Every so often a book comes along that’s different. There’s something about it that changes me as a reader, as a writer and, often, as a person too. It’s a magic thing, I think. Willful Creatures did it. The Bus Driver Who Wanted to Be God, did it. The Tiny Wife, Slaughterhouse 5, Olive Kitteridge, Dear Everybody, and Perrault’s Fairy Tales all did it too.
It’s a short story collection which, as you’ll see, kind of reminds me of what I try to do in telling stories. It’s beautiful. It’s touching. It’s terrifying. It’s ridiculous in all the right ways. It is dazzlingly written – the stories sing and soar and leave you with a lovely warm glow of admiration and a hunger for more. It left me with a feeling of friendly jealousy too; I wish I’d written it.
Like I say: magic.
So, what did I do after reading it, I hear you ask? Well, naturally, I got in touch with Marie to tell her just how much I loved it. And, as she’s the lovely sort of writer, she very kindly agreed to answer some questions. I love this interview. It’s a belter. I hope you do too.
Hi Marie! I’ve just finished reading your excellent collection, Safe as Houses, and I can’t tell you how much I enjoyed it – it really is something special. It’s always cool to find someone who, it feels, is trying to do the same kind of thing with stories as me (do people think that you’re on drugs too?). For the benefit of the readers here, could you tell us about the book in your own words? Who’s it for? What’s it about?
Thank you for the kind words, Nik! I am very glad you enjoyed Safe as Houses, which I would describe as a collection of 8 stories set in Philadelphia where the idea of reality and even Philadelphia is, at times, debatable. It is for anyone who wants to read it. Specifically, carnival folk.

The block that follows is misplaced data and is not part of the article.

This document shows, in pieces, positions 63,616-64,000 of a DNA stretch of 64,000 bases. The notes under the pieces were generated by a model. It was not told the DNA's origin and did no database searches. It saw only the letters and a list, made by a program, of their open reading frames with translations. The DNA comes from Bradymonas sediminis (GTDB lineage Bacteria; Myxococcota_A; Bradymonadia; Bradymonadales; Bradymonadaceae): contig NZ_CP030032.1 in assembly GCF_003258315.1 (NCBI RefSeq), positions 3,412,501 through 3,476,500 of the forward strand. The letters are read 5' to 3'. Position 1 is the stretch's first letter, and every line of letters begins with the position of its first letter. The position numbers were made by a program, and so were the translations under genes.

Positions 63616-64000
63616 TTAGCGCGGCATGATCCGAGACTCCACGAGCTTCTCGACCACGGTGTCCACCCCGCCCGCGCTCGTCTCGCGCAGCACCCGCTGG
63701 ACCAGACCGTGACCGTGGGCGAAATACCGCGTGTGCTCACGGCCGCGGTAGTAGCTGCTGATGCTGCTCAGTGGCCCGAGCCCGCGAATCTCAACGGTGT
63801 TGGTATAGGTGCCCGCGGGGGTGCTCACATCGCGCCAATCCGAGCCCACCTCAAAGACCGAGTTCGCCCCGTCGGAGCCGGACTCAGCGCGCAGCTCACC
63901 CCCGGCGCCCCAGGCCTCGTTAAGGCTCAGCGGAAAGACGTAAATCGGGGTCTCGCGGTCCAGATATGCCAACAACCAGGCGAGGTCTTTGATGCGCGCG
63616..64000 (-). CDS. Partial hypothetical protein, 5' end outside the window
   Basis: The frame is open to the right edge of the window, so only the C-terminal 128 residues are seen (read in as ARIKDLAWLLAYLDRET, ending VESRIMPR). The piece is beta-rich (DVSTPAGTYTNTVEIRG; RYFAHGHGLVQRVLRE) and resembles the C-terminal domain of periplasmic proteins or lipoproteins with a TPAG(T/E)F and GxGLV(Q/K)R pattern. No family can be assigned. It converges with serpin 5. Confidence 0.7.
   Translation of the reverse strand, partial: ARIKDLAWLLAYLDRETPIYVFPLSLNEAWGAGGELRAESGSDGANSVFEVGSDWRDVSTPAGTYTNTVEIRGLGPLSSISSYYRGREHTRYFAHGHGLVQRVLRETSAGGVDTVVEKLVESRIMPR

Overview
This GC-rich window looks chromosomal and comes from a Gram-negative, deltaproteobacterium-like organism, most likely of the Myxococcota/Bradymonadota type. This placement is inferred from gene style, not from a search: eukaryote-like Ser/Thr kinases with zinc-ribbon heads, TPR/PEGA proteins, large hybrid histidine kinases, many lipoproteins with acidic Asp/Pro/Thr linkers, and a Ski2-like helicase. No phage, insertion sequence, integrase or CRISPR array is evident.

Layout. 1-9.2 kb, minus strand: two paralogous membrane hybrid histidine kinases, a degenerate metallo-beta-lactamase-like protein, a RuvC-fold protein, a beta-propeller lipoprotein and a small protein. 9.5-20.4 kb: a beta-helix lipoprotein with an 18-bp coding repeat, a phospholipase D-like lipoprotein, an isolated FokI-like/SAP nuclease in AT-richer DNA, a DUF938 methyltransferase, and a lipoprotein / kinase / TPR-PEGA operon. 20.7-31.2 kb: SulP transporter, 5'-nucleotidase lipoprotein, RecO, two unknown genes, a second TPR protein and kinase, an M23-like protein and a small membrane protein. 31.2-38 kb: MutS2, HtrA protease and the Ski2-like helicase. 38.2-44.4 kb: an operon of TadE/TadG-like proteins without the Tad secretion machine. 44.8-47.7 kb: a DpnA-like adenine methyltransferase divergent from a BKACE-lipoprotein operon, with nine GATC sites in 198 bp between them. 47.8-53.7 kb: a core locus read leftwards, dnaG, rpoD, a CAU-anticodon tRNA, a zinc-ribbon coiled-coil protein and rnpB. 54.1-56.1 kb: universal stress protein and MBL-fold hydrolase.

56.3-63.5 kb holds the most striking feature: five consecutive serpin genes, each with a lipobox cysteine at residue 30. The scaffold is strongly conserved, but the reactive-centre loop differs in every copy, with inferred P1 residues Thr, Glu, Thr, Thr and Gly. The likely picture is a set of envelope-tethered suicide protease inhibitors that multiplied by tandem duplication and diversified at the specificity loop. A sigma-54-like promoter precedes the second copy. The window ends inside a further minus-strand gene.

What does the word ‘story’ mean to you? And what do you think one needs for it to be great?
The word ‘story’ goes very deep for me. I battle with it. It guides me. I take great delight in messing it up. I have written and read many character sketches and witty conversations masquerading about as stories. It took me forever to learn, and I am certainly not finished learning, a few of the necessary ingredients to change the latter two things into a story. But please remember I don’t write like Flannery O’Connor, that is to say, capably. That is to say, with normal structural conceits. So, armed with that proviso, allow me to delve into just one of the terms I had to learn, then translate into what I wanted to do with it: Conflict.
Everyone tells you that conflict is required to have yourself a story, but what is more difficult to explain is that it doesn’t necessarily mean: MAN WITH GUN ENTERS STORE OF KITTENS. I thought it did, so I would try to get a man with a gun into every story. It doesn’t help that Hemingway is taught in every damn high school class and he is like the eternal MAN WITH GUN. Take a relatively normal story like “Hills Like White Elephants.” The conflict is: She’s pregnant. He wants her to have an abortion and she doesn’t want to. Their evocative, well-written argument is set against the backdrop of a wild terrain that can be compared to the wildness of life and procreation. Done. Good job, Hemingway.